If the pixel and photodetector layout were modified as shown in the present invention of FIG. 2B, and a microlens similarly employed as shown in FIG. 2B, the fill factor is identical to that of the prior art pixel. The modification can be accomplished by keeping the pixel size the same and allocating more pixel area to the amplifier. This provides lower fixed pattern noise and 1/f noise. The modification can also be accomplished by simply eliminating the part of the photodetector in the upper right hand corner of the prior art pixel, thus reducing the size of the pixel. This provides a higher resolution sensor with the same fill factor. Prior art APS sensors are typically monochrome, and their corresponding fabrication techniques did not elicit the type of architecture that lends itself to color pixel architecture. Additionally, prior art APS pixels did not provide a light shield within the pixel, and did not employ a microlens.
FIG. 3A illustrates the reset operation for the pixel 1 in FIG. 1A.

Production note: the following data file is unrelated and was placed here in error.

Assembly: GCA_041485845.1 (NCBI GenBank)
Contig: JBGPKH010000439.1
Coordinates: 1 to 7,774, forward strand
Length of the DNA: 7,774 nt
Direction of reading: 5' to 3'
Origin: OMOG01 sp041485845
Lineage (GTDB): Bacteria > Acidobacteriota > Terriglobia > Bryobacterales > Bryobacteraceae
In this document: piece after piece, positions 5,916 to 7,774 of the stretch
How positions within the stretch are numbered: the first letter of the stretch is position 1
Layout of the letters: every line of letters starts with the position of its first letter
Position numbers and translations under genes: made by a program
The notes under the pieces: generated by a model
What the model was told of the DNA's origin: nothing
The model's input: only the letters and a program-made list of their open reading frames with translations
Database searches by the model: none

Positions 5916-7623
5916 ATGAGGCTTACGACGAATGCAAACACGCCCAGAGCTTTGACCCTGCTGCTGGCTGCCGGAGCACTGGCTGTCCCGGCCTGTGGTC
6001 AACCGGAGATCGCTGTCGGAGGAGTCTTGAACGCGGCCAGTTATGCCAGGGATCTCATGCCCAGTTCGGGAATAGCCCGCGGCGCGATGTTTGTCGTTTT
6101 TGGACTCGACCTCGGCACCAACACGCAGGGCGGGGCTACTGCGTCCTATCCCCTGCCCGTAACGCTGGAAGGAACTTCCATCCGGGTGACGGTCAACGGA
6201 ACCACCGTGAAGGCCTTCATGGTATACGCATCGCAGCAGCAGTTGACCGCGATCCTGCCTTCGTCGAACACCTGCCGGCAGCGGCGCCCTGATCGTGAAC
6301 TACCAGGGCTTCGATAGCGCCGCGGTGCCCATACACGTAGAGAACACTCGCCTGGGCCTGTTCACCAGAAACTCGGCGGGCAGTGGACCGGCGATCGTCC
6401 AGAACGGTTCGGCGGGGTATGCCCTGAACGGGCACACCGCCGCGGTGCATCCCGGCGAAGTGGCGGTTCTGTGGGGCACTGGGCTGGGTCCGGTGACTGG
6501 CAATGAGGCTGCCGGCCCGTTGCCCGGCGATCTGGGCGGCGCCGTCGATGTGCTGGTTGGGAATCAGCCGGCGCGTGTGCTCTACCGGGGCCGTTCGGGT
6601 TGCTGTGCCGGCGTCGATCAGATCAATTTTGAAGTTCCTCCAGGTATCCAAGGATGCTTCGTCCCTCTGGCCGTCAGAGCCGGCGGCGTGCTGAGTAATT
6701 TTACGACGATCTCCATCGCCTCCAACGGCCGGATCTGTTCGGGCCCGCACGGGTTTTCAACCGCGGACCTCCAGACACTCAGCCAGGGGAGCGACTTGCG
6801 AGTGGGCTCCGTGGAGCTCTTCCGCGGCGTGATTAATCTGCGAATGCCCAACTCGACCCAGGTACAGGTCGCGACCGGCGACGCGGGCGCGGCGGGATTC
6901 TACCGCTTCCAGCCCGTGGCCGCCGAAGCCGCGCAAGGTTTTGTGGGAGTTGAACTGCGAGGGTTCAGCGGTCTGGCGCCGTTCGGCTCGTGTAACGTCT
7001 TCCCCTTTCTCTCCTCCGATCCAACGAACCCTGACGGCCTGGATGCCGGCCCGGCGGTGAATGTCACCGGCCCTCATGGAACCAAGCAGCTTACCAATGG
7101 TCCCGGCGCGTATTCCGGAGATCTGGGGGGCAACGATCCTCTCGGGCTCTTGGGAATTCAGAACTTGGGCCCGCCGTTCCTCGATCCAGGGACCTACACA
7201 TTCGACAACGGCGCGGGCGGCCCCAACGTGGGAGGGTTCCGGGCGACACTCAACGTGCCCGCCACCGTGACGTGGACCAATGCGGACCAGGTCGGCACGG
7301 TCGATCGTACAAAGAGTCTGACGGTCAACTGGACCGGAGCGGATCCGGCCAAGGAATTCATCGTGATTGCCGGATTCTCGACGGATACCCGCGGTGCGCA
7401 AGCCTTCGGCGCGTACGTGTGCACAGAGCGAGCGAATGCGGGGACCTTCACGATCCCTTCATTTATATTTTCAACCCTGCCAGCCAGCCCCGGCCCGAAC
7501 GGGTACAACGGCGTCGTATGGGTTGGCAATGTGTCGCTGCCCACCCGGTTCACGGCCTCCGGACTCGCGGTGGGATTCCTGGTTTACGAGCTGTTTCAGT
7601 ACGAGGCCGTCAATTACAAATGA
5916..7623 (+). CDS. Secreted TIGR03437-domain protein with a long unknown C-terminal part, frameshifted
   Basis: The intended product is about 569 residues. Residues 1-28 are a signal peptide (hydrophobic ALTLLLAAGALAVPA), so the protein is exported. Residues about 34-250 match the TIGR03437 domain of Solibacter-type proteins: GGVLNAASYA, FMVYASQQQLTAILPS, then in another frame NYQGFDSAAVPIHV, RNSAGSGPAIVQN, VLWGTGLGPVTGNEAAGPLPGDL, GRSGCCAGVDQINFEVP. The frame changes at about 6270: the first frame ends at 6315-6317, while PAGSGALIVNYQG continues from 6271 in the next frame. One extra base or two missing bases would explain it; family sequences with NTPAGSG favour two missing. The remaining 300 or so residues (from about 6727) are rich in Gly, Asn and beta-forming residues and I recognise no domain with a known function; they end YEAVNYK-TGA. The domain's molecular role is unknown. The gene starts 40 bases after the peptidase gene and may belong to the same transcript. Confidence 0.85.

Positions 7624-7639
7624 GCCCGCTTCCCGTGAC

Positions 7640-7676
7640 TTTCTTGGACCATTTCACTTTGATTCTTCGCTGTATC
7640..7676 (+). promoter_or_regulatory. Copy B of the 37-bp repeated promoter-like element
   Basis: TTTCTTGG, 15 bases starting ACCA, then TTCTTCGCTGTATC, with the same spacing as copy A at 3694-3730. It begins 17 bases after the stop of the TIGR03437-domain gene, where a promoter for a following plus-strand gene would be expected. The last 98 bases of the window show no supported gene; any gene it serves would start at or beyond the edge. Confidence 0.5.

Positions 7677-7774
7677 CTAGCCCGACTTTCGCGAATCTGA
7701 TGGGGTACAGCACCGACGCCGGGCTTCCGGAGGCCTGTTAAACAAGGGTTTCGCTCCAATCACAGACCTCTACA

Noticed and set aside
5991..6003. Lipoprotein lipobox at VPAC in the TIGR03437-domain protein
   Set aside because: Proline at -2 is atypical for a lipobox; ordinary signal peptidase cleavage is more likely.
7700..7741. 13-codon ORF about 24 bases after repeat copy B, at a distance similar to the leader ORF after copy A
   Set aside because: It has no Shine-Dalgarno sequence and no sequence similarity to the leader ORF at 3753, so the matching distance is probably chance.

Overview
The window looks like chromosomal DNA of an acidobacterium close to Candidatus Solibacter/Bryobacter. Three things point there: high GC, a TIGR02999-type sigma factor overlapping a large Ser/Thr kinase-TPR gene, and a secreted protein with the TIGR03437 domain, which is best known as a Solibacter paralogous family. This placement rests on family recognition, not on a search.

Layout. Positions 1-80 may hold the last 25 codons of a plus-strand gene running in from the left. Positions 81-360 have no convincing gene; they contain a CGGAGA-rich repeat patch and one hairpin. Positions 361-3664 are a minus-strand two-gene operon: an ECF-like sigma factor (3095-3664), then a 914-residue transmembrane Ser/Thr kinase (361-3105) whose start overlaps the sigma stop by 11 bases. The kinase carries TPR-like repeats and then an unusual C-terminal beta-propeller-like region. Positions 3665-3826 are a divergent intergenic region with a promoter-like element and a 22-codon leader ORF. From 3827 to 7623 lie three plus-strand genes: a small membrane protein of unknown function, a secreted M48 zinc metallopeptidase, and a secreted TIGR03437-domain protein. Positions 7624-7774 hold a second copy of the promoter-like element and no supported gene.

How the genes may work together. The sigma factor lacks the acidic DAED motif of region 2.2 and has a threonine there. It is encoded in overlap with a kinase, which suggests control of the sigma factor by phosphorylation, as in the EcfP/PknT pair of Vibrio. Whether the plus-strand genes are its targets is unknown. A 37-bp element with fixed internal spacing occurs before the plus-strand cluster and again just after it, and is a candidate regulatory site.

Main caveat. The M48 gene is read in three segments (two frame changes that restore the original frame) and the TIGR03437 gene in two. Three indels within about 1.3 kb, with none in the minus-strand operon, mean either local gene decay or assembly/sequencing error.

The pixel 10 is reset by turning both Transfer Gate 16 and Reset Gate 17 on, as shown. Any electrons in the photodiode 12, and floating diffusion 18 are pulled out through the reset drain 19. This is done simultaneously at each pixel, and done once per frame.
With the reset mode of operation shown in FIG. 3A, correlated double sampling cannot be used since the reset level is not available immediately prior to the read level, on a per line, or per pixel rate. Consequently, the benefits of CDS are lost. However, since the reset level can be obtained after a read operation, amplifier offset cancellation can be accomplished. In practice the amplifier offset noise is more objectionable than the reset and 1/f noise that is removed by CDS. Therefore, this reset mode of operation is still sufficient absent correlated double sampling.
FIG. 3B illustrates the reset operation for the pixel 2 shown in FIG. 1B, where the pixel 20 is reset by turning on Transfer Gate 26, Storage region 38, Transfer Gate 36 and Reset Gate 27. In a manner similar to the first embodiment discussed above, any electrons in the photodiode 12, floating diffusion 28, and storage region 38 are pulled out through the reset drain 29. Again, this is done simultaneously at each pixel, and done once per frame.
Referring to FIG. 1B, another reset mode can be employed, by pulsing the VOD 14 (or turning on the lateral overflow drain (LOD) if used instead of a VOD). This empties the photodiode 12 only. The floating diffusion 28 can then be reset on a line by line basis (as in prior art, except reset is done before read) so that a reset level can be stored and used for correlated double sampling.
Frame Integration Operation